Drive for greener buildings taking the wrong road

26 Sep 2013

Policy area: Sustainability

The Scottish Property Federation has today warned that Scottish Government proposals to improve energy efficiency standards in newly built non-domestic properties by a further 43 per cent from 2015 will hit property development and the wider economy.

While welcoming the news that the introduction of the proposals have been delayed until October 2015 from 2013, the SPF warned with development already at historic lows, ‎these further regulations will make developing in Scotland even harder.‎ Furthermore with mandatory building improvements set to be introduced next year whenever older properties are sold or leased the government may have triggered additional costs and risks to businesses seeking to move or to improve their premises.

David Melhuish, director ‎of the Scottish Property Federation, said: "With development levels still a fraction of pre-recession levels, any further regulation risks choking off future development activity at the point our economy needs it most.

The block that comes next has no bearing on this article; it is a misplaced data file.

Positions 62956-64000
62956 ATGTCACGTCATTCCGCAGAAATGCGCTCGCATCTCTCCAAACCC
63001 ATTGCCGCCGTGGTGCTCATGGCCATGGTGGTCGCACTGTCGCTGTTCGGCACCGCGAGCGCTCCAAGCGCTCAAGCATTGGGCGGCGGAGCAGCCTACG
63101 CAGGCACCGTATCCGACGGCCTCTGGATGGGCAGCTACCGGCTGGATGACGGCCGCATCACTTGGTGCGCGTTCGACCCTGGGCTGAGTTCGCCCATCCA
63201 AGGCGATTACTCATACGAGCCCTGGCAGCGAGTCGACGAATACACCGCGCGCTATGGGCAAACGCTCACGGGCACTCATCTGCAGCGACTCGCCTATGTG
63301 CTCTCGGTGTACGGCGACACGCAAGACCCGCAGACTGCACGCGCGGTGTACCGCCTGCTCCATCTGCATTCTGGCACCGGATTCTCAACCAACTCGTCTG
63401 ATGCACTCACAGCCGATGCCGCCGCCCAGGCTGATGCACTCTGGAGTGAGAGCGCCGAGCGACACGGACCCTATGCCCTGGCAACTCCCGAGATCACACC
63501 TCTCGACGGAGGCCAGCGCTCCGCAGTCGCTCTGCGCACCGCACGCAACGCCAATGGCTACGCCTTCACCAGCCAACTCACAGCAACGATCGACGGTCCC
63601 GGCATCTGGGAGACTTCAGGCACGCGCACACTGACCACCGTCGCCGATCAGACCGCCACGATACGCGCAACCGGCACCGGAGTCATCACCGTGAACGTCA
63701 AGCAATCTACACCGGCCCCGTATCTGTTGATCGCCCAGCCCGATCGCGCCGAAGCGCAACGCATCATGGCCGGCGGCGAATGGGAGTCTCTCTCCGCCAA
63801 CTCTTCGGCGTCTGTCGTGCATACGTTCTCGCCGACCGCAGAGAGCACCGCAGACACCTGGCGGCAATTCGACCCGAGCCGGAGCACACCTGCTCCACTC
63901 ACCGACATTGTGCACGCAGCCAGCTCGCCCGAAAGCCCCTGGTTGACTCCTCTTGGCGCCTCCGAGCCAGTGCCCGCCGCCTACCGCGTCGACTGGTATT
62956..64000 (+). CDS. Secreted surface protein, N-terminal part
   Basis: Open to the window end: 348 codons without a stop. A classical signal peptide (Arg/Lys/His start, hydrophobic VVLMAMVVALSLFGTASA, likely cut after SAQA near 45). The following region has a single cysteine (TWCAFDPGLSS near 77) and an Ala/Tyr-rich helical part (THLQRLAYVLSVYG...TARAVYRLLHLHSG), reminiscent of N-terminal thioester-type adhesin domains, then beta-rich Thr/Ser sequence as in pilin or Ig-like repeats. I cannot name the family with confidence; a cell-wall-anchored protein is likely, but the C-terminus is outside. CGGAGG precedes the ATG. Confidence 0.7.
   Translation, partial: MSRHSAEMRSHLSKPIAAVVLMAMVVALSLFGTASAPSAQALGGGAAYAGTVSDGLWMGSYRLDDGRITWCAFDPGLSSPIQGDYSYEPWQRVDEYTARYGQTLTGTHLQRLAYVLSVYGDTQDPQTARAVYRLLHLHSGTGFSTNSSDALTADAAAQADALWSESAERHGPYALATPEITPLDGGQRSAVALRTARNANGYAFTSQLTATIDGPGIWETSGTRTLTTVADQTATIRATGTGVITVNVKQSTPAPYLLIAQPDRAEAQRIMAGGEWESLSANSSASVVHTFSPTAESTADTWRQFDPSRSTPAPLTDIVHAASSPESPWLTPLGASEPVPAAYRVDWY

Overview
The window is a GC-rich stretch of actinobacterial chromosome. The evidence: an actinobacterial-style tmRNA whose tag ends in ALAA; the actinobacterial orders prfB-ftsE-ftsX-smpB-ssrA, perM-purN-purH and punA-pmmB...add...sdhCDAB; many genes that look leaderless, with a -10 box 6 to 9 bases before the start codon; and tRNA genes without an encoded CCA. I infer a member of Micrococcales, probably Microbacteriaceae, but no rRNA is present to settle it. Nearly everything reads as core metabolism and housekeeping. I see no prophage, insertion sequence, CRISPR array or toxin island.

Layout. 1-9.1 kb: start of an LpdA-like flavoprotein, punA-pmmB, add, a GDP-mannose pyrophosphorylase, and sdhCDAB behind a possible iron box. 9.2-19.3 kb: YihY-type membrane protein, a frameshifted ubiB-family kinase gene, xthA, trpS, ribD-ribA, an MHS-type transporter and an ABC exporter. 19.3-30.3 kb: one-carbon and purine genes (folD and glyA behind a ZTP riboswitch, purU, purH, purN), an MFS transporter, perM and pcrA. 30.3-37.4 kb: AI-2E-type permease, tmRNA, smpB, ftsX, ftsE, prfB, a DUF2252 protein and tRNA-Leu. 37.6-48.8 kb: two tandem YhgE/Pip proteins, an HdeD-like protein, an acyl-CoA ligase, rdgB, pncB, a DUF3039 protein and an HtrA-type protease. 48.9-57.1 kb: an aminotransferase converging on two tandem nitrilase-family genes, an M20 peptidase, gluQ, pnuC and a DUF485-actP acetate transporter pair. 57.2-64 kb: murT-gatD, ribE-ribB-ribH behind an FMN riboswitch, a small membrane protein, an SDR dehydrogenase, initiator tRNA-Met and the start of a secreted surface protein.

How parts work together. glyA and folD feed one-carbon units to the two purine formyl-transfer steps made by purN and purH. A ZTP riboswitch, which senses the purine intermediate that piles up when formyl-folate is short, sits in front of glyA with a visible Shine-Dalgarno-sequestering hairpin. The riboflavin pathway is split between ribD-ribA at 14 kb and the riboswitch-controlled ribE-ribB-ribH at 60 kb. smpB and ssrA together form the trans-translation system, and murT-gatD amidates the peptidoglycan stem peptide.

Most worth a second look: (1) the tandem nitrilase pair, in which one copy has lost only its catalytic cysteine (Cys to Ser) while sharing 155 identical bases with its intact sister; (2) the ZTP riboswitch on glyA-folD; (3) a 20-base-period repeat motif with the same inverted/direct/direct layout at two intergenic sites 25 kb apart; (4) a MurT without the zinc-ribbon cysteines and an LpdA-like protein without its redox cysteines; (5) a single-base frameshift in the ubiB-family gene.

"The property industry unquestionably needs to play its part in reducing carbon emissions, but such onerous proposals are not the way to achieve it while our economy is so fragile.  Theoretical improvements in energy efficiency for properties that even if they are built will barely register as a fraction of the property stock by 2020, will not necessarily reduce carbon emissions in the way previous increases might hitherto have achieved.” 

“We have to question how much further benefit can be achieved by improvement to the fabric of modern buildings.  Alternative means of reducing carbon emissions must be a large part of the answer.  Indeed building regulations may not actually reduce carbon emissions at all depending on how the buildings are used.  The government has taken the wrong road and needs to shift its emphasis to behaviour rather than regulation."